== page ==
The Voyager 1 probe is now so far away that it can hear the background 'hum' of interstellar space
NASA photograph of one of the two identical Voyager space probes Voyager 1 and Voyager 2 launched in 1977.

The Voyager 1 spacecraft holds the record for the most distant human-made object to ever exist. Though it was launched 44 years ago and is over 14 billion miles away from Earth, this space probe continues to send critical information and data back to Earth even as it floats through the void between our solar system and the next.

This article was originally published at Salon

What is this vast, empty void between stars like? It turns out that the galaxy has a hum, not unlike the static you might hear when you're moving the dial between two radio stations.

On Monday, scientists published research in the journal Nature Astronomy analyzing the data that Voyager 1's Plasma Wave System (PWS) sent back to Earth after it passed through our solar system's theoretical border — a region of space known as the heliopause, where the effect of our sun's solar wind on space and celestial objects is believed to end.

Notably, the PWS detected a low, unexpected emission pattering against its detector.

"It's very faint and monotone, because it is in a narrow frequency bandwidth," said Stella Koch Ocker, a doctoral student in the Department of Astronomy and Cornell Center for Astrophysics and Planetary Science, who is also the lead author of the study. "We're detecting the faint, persistent hum of interstellar gas."

In other words, the constant hum of "interstellar gas," also known as plasma waves, lingers at our solar systems' borders. Interstellar gas refers to the mix of radiative, gaseous matter that exists in between star systems and galaxies; it mostly consists of hydrogen and helium in various forms, including ionic, atomic, and molecular. The pitter-patter that Voyager 1 detected gives insight into how interstellar gas interacts with solar wind, along with the overall density of the heliopause region.

"The interstellar medium is like a quiet or gentle rain," said senior author James Cordes, an astronomy professor at Cornell University. "In the case of a solar outburst, it's like detecting a lightning burst in a thunderstorm and then it's back to a gentle rain."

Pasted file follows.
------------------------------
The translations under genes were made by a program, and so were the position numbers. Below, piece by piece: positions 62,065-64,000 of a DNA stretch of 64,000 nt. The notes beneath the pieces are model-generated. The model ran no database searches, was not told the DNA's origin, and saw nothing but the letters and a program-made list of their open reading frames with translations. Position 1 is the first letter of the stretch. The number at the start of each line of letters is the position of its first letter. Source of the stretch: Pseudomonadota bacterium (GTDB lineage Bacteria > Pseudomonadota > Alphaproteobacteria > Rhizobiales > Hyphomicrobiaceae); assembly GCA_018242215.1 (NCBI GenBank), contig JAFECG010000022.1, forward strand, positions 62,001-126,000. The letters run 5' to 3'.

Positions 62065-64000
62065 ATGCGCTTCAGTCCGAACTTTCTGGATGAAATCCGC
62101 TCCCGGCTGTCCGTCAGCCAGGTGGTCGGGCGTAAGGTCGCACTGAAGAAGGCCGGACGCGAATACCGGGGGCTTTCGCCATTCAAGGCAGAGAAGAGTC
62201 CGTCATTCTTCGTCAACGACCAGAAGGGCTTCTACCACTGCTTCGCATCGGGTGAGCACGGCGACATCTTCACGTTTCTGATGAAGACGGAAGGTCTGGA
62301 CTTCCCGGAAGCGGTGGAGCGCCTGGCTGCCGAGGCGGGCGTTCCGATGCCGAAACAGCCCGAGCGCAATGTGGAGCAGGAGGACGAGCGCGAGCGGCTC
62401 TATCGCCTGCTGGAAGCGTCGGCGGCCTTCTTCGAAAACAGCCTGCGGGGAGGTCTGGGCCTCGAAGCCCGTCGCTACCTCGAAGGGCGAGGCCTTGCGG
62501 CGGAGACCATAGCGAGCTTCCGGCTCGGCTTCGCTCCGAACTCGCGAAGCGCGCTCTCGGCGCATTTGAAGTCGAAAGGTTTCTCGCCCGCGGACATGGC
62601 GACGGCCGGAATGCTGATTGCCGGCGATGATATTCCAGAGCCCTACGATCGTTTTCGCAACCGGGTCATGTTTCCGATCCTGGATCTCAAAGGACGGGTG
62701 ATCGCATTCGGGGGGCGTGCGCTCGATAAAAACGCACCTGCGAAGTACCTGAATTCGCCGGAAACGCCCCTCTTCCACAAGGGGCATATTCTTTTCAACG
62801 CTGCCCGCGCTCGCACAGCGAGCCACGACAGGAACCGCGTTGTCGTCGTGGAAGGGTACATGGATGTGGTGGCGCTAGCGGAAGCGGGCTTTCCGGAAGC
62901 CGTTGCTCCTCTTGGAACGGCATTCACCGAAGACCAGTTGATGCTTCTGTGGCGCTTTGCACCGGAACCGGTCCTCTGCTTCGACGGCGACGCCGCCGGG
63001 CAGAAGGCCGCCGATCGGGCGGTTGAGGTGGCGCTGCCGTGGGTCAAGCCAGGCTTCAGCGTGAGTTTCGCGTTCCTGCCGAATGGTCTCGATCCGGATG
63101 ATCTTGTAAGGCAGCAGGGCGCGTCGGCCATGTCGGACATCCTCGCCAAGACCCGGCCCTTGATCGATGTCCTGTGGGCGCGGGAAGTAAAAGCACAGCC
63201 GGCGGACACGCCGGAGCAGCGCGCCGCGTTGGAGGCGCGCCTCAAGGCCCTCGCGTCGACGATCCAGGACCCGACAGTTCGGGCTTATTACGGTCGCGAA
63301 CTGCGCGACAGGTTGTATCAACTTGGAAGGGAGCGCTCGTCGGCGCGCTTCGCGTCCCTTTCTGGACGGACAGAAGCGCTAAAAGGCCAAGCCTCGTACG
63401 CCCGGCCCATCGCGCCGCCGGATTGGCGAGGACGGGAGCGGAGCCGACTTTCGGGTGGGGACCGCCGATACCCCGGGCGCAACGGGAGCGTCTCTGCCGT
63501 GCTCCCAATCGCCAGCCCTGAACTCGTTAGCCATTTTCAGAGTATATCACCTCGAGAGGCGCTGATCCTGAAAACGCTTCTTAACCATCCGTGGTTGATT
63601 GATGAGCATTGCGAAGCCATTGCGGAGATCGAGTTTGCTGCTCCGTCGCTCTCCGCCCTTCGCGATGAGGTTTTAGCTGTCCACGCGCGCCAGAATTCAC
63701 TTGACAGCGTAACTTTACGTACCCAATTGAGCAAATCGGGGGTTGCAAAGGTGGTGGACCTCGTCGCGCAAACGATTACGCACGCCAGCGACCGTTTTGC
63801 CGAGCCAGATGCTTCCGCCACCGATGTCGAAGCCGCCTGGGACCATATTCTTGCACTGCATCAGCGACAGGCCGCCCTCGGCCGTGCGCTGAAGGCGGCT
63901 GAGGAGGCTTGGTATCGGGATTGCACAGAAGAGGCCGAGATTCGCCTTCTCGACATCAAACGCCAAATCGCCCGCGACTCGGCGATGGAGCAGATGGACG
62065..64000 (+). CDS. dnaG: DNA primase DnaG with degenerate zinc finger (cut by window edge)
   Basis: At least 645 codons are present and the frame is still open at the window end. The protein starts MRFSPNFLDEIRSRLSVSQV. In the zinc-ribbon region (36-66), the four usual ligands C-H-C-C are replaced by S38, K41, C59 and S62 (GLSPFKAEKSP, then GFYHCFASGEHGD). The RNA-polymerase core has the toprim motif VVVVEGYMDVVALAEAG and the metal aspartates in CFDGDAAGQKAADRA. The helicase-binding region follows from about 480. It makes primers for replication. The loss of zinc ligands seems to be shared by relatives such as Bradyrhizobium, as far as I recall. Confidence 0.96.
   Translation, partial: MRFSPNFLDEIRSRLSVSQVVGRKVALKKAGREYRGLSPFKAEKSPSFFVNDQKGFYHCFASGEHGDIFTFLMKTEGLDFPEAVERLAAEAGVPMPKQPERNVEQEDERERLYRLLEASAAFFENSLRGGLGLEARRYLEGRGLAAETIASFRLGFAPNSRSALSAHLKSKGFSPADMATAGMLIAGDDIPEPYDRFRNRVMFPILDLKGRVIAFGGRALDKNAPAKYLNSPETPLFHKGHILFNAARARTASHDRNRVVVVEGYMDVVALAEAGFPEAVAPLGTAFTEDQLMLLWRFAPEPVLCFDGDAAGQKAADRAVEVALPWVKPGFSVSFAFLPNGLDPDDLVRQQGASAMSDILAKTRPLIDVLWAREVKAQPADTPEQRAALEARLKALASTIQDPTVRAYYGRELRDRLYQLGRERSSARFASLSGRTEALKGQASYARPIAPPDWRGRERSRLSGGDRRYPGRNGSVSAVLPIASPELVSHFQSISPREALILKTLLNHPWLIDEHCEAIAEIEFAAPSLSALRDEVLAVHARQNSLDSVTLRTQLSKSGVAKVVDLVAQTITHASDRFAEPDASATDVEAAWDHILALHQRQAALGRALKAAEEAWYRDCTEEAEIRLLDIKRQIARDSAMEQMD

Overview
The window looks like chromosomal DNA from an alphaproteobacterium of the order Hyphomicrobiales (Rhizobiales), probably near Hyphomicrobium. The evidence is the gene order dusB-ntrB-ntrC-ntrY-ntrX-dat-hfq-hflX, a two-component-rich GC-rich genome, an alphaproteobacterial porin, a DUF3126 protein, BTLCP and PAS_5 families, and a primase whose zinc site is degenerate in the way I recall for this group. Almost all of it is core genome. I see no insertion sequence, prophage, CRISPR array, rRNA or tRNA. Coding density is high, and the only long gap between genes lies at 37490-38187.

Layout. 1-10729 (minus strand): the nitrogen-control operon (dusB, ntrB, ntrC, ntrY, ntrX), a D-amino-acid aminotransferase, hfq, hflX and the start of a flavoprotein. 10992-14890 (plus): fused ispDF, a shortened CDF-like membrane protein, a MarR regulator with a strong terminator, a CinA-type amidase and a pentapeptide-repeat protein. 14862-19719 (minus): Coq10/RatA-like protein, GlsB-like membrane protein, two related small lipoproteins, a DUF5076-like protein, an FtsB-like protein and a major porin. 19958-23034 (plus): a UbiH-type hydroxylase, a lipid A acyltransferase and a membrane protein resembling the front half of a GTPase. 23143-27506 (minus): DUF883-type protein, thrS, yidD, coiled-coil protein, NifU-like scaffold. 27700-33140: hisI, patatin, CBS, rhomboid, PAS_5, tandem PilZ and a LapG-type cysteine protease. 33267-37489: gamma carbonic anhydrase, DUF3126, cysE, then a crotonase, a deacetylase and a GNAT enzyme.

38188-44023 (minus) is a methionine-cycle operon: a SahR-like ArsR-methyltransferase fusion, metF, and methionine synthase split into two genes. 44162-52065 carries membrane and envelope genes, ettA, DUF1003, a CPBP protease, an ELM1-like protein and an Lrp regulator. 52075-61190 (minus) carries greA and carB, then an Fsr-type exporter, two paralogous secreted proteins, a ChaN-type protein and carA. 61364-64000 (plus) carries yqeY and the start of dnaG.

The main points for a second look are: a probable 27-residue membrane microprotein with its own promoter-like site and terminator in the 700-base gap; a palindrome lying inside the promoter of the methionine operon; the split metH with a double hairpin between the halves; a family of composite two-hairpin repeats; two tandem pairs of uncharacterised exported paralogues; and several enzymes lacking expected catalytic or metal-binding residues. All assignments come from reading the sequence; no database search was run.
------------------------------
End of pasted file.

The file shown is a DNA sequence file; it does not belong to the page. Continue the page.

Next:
Voyager 1 launched in September 1977, and famously flew by Jupiter in 1979, and then Saturn in 1980. The spacecraft travelled at 38,000 miles per hour when it passed through the heliopause in August 2012. Its nuclear battery grants the craft a very long life, hence its ability to continue sending data for decades. Indeed, researchers continue to be amazed at how Voyager 1 has gleaned new details about the solar system with multiple generations of scientists and astronomers.

"Scientifically, this research is quite a feat. It's a testament to the amazing Voyager spacecraft," Ocker said. "It's the engineering gift to science that keeps on giving."

Cornell research scientist Shami Chatterjee said in a press statement that evolving knowledge of the density in interstellar space is important information to track.

"We've never had a chance to evaluate it. Now we know we don't need a fortuitous event related to the sun to measure interstellar plasma," Chatterjee said. "Regardless of what the sun is doing, Voyager is sending back detail. The craft is saying, 'Here's the density I'm swimming through right now. And here it is now. And here it is now. And here it is now.' Voyager is quite distant and will be doing this continuously.